A recent decision by New York County Commercial Division Justice Charles E. Ramos (NSB Advisors, LLC v C.L. King & Assoc., Inc., 2018 NY Slip Op 32533 [Sup. Ct., NY County 2018]) serves as a reminder that a party seeking to vacate an arbitration award faces a heavy burden. Arbitration awards are almost always upheld by New York State courts because the standard of review is so high. An arbitration award must be upheld when the arbitrator offers “even a barely colorable justification for the outcome reached.”

The burden of proof lies with the party that is challenging the arbitration award to show the court why the award should be vacated. Pursuant to CPLR §7511, an application to vacate or modify an arbitration award may be made by a party within 90 days after the decision is rendered.

The only two instances when an arbitration award may be vacated include (1) instances involving fraud, corruption or misconduct of the arbitrators or (2) where an arbitration award exhibits “manifest disregard of the law”. To vacate an arbitration award on the latter ground, a court must find that the arbitration panel knew of a governing law yet refused to apply it or ignored it, and that the governing law was well defined, explicit and clearly applicable.

Examples of what could constitute a “manifest disregard of the law” include “an explicit rejection of controlling precedent” and “a decision that is logically impossible”. However, it is important to remember that the arbitration panel is entitled to make its own factual and legal findings, just like a judge or a jury. Alleging mere factual error by the arbitrator or misapplication of complex legal principals will not suffice.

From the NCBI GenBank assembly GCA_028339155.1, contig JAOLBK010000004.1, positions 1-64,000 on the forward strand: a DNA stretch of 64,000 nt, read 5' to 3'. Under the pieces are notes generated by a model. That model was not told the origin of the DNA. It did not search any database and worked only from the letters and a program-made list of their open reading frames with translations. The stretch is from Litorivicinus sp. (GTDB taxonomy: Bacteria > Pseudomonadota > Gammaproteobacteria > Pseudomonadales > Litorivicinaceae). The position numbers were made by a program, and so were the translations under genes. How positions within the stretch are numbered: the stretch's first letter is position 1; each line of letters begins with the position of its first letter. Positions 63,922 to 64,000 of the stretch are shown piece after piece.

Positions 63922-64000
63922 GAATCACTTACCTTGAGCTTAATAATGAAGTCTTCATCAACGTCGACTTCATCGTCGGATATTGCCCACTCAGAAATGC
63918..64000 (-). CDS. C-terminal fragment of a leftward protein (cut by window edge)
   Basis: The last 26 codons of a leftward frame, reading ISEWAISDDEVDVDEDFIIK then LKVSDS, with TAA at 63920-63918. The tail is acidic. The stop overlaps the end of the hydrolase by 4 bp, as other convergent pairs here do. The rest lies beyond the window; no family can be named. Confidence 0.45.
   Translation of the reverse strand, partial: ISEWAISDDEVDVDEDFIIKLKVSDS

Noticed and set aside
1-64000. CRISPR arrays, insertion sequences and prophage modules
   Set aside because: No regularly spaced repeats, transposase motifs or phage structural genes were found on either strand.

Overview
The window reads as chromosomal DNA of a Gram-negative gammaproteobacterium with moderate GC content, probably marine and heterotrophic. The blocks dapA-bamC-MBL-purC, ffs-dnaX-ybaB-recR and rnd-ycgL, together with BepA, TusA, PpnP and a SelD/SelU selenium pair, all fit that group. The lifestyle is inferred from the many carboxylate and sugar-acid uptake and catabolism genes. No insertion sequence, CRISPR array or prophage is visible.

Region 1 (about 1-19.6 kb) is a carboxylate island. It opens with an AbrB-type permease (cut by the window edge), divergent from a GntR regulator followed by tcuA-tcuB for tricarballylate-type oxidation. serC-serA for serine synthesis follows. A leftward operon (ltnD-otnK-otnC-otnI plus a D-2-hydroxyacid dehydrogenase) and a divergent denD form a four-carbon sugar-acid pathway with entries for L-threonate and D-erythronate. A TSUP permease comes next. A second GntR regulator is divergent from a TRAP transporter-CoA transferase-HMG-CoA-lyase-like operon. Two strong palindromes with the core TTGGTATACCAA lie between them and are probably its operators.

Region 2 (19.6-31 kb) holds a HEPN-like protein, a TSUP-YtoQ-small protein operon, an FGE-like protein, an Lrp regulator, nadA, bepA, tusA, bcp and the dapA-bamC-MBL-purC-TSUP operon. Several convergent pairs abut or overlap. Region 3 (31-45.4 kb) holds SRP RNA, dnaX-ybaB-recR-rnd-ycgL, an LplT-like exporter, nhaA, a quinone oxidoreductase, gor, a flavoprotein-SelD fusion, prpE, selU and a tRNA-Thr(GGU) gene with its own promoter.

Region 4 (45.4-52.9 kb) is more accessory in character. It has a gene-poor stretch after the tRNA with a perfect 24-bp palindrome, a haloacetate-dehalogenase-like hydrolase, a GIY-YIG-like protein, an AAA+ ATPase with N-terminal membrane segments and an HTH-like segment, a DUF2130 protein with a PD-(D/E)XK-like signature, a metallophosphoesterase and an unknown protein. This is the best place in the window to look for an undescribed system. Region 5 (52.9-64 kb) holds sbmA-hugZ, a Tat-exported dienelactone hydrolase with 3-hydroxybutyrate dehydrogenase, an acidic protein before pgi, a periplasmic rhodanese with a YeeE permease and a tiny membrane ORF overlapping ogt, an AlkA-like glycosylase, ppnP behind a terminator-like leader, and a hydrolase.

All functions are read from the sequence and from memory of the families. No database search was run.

A party seeking to vacate an arbitration award is best served by making every effort to obtain the reasoning behind the arbitration award. However, this must be requested prior the rendering of the award by the arbitrator. Moreover, arbitrators are not automatically required to explain their decision and Article 75 of the CPLR does not impose this requirement. Unfortunately, a failure to provide an explanation for the award is not grounds for vacating it.

However, in some instances, the parties can request that the arbitration panel issue an “explained decision.” Pursuant to FINRA Rule 13904(f), an arbitration panel may contain a rationale for the underlying award if the parties jointly request what is known as “an explained decision”. However, if only one party seeks this relief, the arbitrator is not required to honor the request. In this case, the arbitration was governed by FINRA, but the parties failed to request an explained decision. Justice Ramos reasoned that without an explanation behind the award, it would be next to impossible to determine whether the award was, in fact, a “manifest disregard of the law”.

Finally, a party seeking to vacate an arbitration award must provide the entire arbitration record to the court. Justice Ramos criticized Respondent in this case for not providing the court with a complete record of the arbitration materials despite acknowledging that the complete record included over 16,000 pages of transcripts and 800 exhibits. He reasoned that the court could not possibly have the opportunity to conclude that the arbitration panel “manifestly disregarded the law” with just “a mere snapshot of what occurred.”

Takeaway: Vacating an arbitration award is an uphill battle and attorneys seeking this relief from the court should avail their client to every procedural advantage, including seeking an explained decision from the arbitration panel and submitting the entire record for the court’s review.